Past Reviews

Regional Reviews: Connecticut & the Berkshires


Regional Reviews by Zander Opper

The Dining Room
Playhouse on Park

Also see Fred's reviews of Reverberation and Bad Jews


Ezra Barnes, standing, and Cast
Playhouse on Park's current production of A. R. Gurney's The Dining Room is quite lovely and proves to be a real treat. The play is made up of an almost non-stop succession of scenes that all revolve around the beautiful set design (by Christopher Hoyt) of a dining room table and chairs. The Dining Room has been splendidly directed by Sasha Bratt, with an unbeatable cast of six actors, who can all change characters on the turn of a dime.

What's so wonderful about this play is that Gurney has found a seemingly unending series of deeply funny and moving scenarios taking place in a dining room, and it is always clear exactly what time period and what characters populate each scene. And The Dining Room is truly the rare play that gets better as it goes along, filled with wonderful moments and performances. As such, The Dining Room at Playhouse on Park ranks as an absolute must for those who are looking for a pleasurable evening of theatre.

What struck me most about this production is the mastery of the six actors—three men and three women—who have the ability to not only change characters from scene to scene, but also their ages and relationships to each other. Each actor plays at least a half dozen different parts and the cast is uniformly splendid.

The delightful Ezra Barnes can switch from a crotchety old grandfather in one scene to a kid at a birthday party in another to a thoughtful psychiatrist, with only minimal costume changes (the impeccable costumes are designed by Demara Cabrera) and employing different ways of speaking and carrying himself onstage.

His fellow actors Sean Harris and Jay William Thomas are equally masterful, with Sean Harris shining in roles as diverse as an architect with more than just work on his mind and a scared adult son listening to his terminally ill father describe exactly how he wants his funeral to be conducted. The boyish looking Jay William Thomas is quite wonderful in the younger parts, from a college boy asking for money to go away to school to a young man afraid that his beloved housekeeper and friend will soon be moving on.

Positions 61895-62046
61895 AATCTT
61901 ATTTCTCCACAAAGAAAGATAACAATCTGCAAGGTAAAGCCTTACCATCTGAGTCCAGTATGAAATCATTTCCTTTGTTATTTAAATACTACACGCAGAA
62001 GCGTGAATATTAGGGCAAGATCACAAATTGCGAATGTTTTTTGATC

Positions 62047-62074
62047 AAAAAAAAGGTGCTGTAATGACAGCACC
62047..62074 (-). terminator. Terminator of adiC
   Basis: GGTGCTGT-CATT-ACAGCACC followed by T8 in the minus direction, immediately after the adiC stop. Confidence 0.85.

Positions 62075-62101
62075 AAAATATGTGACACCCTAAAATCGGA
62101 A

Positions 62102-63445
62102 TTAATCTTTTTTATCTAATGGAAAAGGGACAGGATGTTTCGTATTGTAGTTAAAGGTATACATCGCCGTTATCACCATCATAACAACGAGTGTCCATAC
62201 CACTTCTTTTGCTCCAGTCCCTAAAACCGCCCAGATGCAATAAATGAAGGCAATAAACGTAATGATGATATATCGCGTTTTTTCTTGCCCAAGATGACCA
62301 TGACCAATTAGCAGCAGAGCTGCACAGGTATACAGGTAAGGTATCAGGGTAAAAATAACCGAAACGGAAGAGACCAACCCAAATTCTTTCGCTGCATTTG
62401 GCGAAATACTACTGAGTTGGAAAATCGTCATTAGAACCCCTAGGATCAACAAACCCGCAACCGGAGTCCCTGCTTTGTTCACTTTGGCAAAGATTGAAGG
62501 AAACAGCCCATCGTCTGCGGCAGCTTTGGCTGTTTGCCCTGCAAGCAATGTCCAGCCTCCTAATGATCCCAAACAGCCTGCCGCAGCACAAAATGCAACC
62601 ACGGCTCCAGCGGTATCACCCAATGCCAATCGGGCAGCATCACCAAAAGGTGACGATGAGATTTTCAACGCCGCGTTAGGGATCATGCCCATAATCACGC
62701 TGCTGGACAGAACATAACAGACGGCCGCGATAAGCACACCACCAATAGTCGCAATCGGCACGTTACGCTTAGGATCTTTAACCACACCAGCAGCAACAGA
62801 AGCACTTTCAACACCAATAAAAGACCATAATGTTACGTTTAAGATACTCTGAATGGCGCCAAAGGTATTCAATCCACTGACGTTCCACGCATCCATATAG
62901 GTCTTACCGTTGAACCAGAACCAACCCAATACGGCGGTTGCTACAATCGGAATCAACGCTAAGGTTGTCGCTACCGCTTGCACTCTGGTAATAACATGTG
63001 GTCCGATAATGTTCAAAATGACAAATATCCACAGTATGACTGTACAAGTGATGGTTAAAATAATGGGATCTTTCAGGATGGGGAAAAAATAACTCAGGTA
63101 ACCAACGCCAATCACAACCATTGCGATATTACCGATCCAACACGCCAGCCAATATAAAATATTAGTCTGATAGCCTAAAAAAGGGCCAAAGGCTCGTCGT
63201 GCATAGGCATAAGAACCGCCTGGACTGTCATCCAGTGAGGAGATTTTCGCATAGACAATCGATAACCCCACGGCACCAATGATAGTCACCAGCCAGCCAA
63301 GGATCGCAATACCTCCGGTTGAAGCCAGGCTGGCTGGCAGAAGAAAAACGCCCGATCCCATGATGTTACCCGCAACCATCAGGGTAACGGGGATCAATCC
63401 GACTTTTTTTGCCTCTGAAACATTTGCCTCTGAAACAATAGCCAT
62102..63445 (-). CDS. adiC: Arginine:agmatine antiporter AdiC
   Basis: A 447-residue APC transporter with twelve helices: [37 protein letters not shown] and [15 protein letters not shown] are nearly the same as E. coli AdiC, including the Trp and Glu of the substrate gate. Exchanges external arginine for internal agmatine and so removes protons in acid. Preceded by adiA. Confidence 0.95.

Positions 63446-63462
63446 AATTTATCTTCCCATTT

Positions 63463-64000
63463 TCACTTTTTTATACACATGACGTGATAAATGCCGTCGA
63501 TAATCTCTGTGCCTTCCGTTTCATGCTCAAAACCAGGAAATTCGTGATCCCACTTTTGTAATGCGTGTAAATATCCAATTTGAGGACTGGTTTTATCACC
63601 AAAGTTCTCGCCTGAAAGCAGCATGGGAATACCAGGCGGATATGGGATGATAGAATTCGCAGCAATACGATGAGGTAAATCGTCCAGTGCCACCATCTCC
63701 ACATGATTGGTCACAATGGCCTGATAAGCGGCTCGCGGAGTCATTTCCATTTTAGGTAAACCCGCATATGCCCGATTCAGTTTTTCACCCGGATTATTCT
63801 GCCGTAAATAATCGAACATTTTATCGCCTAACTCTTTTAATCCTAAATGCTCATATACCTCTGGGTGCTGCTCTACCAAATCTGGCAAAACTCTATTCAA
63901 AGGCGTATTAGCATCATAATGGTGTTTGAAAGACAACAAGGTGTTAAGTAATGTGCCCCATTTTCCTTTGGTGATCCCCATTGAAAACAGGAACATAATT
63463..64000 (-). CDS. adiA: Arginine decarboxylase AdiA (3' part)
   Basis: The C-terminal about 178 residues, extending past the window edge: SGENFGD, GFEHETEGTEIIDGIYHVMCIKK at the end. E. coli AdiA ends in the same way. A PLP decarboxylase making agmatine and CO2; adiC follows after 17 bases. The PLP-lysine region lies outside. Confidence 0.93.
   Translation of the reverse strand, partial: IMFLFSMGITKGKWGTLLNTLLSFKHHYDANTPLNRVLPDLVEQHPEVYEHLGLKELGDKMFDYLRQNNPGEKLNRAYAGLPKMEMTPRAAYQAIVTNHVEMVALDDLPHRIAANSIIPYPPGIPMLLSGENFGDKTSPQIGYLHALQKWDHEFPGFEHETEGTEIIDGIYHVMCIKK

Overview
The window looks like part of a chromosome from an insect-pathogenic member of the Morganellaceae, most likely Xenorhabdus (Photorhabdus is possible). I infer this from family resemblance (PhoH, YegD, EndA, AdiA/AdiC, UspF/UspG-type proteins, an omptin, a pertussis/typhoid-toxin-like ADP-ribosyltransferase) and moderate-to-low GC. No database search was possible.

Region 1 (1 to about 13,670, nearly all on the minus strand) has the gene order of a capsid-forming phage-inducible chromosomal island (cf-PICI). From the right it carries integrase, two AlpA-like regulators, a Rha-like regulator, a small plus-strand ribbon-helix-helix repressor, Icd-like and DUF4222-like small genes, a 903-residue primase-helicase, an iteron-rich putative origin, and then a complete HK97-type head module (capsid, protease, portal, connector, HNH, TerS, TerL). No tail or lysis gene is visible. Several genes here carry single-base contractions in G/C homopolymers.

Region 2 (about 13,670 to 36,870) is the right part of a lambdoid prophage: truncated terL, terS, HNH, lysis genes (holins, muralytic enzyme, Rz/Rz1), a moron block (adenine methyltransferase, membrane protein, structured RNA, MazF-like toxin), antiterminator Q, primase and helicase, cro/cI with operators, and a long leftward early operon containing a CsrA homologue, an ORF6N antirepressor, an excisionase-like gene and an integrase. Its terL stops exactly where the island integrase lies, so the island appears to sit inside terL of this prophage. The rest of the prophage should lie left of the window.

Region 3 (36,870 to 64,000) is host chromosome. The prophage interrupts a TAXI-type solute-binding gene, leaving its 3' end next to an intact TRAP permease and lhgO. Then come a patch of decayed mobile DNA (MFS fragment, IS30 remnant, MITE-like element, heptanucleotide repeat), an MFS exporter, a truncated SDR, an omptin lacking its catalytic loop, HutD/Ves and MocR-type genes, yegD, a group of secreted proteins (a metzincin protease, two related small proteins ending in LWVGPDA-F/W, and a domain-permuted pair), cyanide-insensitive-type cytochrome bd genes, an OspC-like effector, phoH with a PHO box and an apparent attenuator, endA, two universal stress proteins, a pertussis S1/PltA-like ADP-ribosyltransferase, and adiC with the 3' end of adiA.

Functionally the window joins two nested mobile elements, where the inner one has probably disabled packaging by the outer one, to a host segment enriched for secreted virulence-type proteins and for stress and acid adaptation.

The women in the company are excellent as well. Susan Haefner is especially touching as an old woman losing her memory to dementia, and then proves to be equally skillful playing a teenager sneaking vodka while her parents are out. The richly talented Annie Grier has roles that range from a real estate agent showing off the dining room to a potential client to a wealthy housewife trying to hide an illicit affair from her son, who has just returned home unexpectedly from school. Similarly, Susan Slotoroff excels in various roles from a daughter desperately trying to return home with her three children after a failed marriage to an ever patient maid attempting to serve soup, even as her employer's family is coming apart at the seams.

Of course, the work of the actors would not come across as strongly without a terrific director at the helm, and Sasha Bratt's staging is airtight, even during moments when two different scenes occupy the stage at the same time.

It is only fitting that A. R. Gurney's The Dining Room at Playhouse on Park should conclude with a lovely image of joy (not to be revealed here) that sends the audience out with a deep sense of satisfaction in having seen such a rich and warm-hearted production.

The Dining Room continues performances at Playhouse on Park in West Hartford, CT through March 8, 2015. For tickets, please visit www.playhouseonpark.org or call the box office at (860) 523-5900, extension 10.


Photo: Rich Wagner

- Zander Opper


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